In this beautiful book, author Nandini Majumdar offers readers a guide to wandering through the city of Banaras. Sectioned into twelve different walks that will take you across the city and allow you to explore it in all its rich texture and colours, this book is a must-have guide while travelling through Banaras—or a great way to travel through its pages.

 

Bombay Imagined 

In this extraordinary book by Robert Stephens, we see two hundred “unrealised urban visions” of Bombay. With anecdotes dating back to 1670, drawings from the archives and contemporary speculations, these are imaginations of lost futures of Bombay, from its past. Beautifully designed, we see the ideas that built the city into what it is today—and the many visions for what it could have been.

 

The Alcazar 

The graphic novel ‘The Alcazar’ is the story of a construction site in Cooke Town, Bangalore. Emerging from French-born graphic novelist Simon Lamouret’s visit to the city and his interactions with construction workers, this is a vivid exploration of multiple themes—class, labour, power and skill, anchored in a Bangalorean neighbourhood.

 

Teen Couple Have Fun Outdoors 

Aravind Jayan’s debut novel is set in Trivandrum, in a typical middle-class Indian family, whose lives are thrown awry when a scandalous clip of their eldest son goes viral. Narrated by his younger brother, who finds himself in the un-envious role of middleman, this is the humorous and insightful story of intergenerational conflicts and values, the power of gossip and the concept of shame and honour. (And we've got signed copies of the book!)

 

 
Book of the month

‘Aranyak’ by Bibhutibhushan Bandyopadhyay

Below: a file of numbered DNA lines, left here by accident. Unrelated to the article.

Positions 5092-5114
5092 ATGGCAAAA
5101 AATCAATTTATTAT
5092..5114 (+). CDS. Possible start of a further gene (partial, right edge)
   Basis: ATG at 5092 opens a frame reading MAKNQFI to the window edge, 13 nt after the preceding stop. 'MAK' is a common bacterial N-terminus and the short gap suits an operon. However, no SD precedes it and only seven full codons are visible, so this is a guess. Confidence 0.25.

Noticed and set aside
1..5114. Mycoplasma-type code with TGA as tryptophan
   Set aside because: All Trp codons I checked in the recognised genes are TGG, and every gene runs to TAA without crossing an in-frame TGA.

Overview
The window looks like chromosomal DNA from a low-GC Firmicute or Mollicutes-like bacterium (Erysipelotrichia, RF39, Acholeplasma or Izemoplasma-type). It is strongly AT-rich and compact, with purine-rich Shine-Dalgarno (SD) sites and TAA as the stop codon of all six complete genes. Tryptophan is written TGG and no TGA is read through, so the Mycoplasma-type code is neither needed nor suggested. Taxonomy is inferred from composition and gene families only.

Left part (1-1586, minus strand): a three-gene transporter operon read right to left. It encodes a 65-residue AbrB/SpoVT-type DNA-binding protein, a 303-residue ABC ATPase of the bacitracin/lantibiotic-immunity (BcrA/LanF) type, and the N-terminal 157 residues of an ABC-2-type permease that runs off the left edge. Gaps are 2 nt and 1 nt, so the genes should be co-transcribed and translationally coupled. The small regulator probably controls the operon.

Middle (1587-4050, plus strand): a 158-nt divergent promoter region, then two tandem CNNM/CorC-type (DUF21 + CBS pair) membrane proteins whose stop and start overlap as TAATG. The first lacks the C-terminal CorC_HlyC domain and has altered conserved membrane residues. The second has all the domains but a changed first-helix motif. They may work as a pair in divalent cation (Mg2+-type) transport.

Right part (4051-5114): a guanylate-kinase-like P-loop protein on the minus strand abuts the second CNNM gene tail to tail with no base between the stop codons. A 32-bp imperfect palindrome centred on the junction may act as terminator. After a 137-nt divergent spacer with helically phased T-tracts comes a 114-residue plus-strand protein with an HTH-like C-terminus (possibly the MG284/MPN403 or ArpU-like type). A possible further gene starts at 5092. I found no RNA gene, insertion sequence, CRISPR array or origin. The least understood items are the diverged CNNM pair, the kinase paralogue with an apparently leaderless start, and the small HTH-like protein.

Bibhutibhushan Bandyopadhyay’s ‘Aranyak’, published by Seagull Books and translated from Bengali by Rimli Bhattacharya, is an evocative book full of nostalgia, reverie, longing, and regret. Bandyopadhyay, whose other works inspired Satyajit Ray’s ‘Apu’ trilogy, drew from his real-life experience for ‘Aranyak’. In it, Satyacharan, a graduate from Calcutta in quest of a job, agrees to work as a manager of a vast tract of forested land in northern Bihar, to ‘settle’ the forest with tenants and agriculture. Displaced from his urban milieu, and deeply lonely, he slowly grows enchanted by the forests. 

 

‘Aranyak’ is an exploration of the many ways we interact with the world around us. Satyacharan surrenders to this place to which he never quite belongs. Forests full of wild things are culled and transformed to fields of maize and mustard. The protagonist is aware that he lives in a time that is passing: an ecological time and a period of history. It is self-conscious and reflective, asking questions about the many things that connect and remove Satyacharan from the people and place: caste, hierarchies and social location. 

 

This August, we're reading ‘Aranyak’ for the Champaca Book Subscription and Book Club

 

Our new theme for the subscription is Loneliness and Connection, and we’re exploring what it means to think of nature as a refuge in times of isolation. Read this book with us and join us in our book club meetings where we dive deep into the book, and what it meant for us. Join here.

 

For splainer readers we also have a special 10%  discount on our subscription boxes! Head to our subscription sign-up page, add a plan to your cart, and use the discount code SPLAIN10 at checkout to avail the offer. The offer is valid until August 5.